What does good faith require?

By Sarah Moon

13 November 2023

What do you think about when you hear “good faith obligations”? You have likely heard it applies to all employment relationships and may be thinking of the ideas below, all of which are correct:

  • Be completely honest – don’t mislead or deceive;
  • Involve people as early as possible in matters that might affect them;
  • Keep an open mind and be prepared to change your opinion on things;
  • Communicate well (and early), with the right information;
  • Work constructively to solve problems; and
  • Raise issues quickly – don’t let things fester.

However, in practice, answering the headline question can be difficult – especially when relationships are breaking down and stress levels are high. This is where expert advice is essential to help ensure you stay on the right side of the law. 

A recent example

Over the last few years, we have assisted a large local employer with the headline question in the Employment Relations Authority and the Employment Court. The employer had a collective agreement with a union. Legislation imposes good faith obligations on the parties and their bargaining agents. Unfortunately, working relationships between the union and the employer were incredibly strained. The Employment Relationships Authority characterised the situation as a “relationship of mistrust”. This made acting in “good faith” incredibly difficult when everyone had to work together to agree a new collective agreement.

Eventually, as indicated, the Employment Relations Authority became involved. Both the union and the employer alleged the other breached their good faith obligations during negotiations for the collective agreement. The Authority found in our client’s favour, finding the union breached its good faith obligations by:

  • raising a pay claim late. This breach was then compounded by the union (wrongly) insisting it was not raised late; and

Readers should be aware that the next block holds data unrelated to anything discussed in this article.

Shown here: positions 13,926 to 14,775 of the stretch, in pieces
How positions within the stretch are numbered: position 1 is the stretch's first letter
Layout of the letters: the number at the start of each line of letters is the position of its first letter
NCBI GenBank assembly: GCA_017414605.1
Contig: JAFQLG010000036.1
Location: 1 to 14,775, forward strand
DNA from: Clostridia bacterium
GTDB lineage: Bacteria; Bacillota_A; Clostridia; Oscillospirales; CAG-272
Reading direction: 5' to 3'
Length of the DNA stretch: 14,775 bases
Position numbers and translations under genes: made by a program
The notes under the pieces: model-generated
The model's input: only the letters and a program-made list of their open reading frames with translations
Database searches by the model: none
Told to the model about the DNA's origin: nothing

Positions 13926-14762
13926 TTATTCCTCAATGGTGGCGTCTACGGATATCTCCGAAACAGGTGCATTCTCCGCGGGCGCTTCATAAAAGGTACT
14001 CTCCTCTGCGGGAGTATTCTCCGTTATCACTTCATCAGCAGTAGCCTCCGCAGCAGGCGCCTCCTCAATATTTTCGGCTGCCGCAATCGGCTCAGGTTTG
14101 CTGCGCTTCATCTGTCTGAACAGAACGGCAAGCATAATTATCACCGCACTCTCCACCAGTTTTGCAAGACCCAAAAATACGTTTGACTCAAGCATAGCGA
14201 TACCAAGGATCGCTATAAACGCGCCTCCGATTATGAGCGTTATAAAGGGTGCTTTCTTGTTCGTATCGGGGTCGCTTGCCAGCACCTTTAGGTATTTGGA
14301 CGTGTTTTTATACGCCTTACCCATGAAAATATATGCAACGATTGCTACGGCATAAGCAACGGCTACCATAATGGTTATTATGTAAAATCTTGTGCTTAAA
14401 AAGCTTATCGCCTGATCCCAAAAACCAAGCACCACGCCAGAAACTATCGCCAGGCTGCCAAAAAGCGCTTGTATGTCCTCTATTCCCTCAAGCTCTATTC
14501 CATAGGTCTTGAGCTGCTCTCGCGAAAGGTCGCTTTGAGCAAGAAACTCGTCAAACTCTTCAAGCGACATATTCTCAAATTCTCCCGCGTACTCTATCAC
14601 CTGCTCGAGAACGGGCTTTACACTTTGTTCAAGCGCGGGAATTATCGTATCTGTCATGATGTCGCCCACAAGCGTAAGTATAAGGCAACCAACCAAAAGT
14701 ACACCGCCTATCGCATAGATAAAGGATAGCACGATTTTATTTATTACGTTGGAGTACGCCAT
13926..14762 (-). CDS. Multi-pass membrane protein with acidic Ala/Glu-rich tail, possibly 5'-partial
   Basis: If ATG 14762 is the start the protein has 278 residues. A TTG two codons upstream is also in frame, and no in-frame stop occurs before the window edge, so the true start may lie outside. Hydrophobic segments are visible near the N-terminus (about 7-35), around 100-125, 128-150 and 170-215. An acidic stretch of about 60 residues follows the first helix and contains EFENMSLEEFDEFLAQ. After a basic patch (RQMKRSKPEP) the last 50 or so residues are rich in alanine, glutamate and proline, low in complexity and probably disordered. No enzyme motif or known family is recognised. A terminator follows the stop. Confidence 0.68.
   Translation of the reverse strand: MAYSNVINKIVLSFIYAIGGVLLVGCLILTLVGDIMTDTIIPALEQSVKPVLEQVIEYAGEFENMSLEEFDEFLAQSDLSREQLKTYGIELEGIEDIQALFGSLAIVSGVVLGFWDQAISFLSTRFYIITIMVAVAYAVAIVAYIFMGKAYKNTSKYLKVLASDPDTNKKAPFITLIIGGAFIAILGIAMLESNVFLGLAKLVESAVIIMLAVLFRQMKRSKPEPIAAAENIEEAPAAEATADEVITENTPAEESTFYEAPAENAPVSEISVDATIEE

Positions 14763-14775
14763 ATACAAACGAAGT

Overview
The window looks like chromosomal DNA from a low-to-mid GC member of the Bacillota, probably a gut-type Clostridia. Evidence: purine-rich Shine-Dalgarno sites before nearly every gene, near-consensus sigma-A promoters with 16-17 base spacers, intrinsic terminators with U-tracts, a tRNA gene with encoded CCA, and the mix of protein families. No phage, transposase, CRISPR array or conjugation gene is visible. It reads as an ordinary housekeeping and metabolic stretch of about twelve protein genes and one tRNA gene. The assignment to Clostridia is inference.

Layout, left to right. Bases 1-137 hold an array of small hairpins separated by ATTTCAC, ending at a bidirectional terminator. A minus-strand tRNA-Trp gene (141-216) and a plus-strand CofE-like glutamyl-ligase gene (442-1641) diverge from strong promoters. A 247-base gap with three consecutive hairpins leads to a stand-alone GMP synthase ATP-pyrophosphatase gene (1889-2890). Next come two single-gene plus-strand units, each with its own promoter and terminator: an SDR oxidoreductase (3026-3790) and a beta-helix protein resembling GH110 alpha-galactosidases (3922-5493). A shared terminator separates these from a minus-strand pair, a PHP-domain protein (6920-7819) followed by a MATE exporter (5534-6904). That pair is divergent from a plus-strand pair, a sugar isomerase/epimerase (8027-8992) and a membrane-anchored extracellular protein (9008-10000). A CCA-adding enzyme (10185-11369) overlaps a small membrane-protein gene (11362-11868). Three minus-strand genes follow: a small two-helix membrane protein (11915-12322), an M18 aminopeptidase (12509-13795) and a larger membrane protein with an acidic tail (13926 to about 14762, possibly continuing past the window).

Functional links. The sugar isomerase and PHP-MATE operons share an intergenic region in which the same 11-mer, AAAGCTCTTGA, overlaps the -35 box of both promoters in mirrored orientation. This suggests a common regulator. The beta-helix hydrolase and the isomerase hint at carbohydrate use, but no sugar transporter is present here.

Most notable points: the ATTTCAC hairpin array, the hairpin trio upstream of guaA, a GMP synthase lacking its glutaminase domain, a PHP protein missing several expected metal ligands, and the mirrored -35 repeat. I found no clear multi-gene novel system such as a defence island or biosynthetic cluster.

• refusing to deal with a member of the employer’s negotiating team and trying to choose who it met with to finalise the deal.

Despite the union’s various allegations (over 10 between the two hearings), the Authority agreed that the employer did not breach any of its good faith obligations. This was despite the robust approach the employer used in negotiations. Importantly, the employer did not fight fire with fire – continuing to show good faith, even when the other side didn’t. 

As requested by our client, and because of the union’s breach of good faith, the Authority fixed the terms of the collective agreement, imposing contractual obligations between the union and the employer. This was only the second time the Authority had ever fixed an agreement.

Dissatisfied, the union took the matter to the Employment Court. The hearing was held in Nelson in February 2023 over several days. The Employment Court agreed with the Employment Relations Authority. Again, it was found that the union breached its good faith obligations, and the employer did not. The fixed agreement continued to apply.

This example highlights the importance of engaging with professional advisors early. Specialist advisors assist you to ensure that the strategy and methods you are thinking of using will still be considered appropriate later (and even in the objective view of an Authority Member or Judge, should matters escalate).

Still have questions?

Contact Pitt & Moore if you are unsure how to show good faith in a tricky employment situation. We are experts in good faith, with five local specialist employment lawyers who are dedicated to helping Nelson-Tasman people and organisations.

Disclaimer: The information contained in this publication is of a general nature and is not intended as legal advice. It is important that you seek legal advice that is specific to your circumstances.

Sarah Moon

Position: Associate
Email: Sarah.Moon@pittandmoore.co.nz
DDI: +64 3 928 0723

Topics: All Select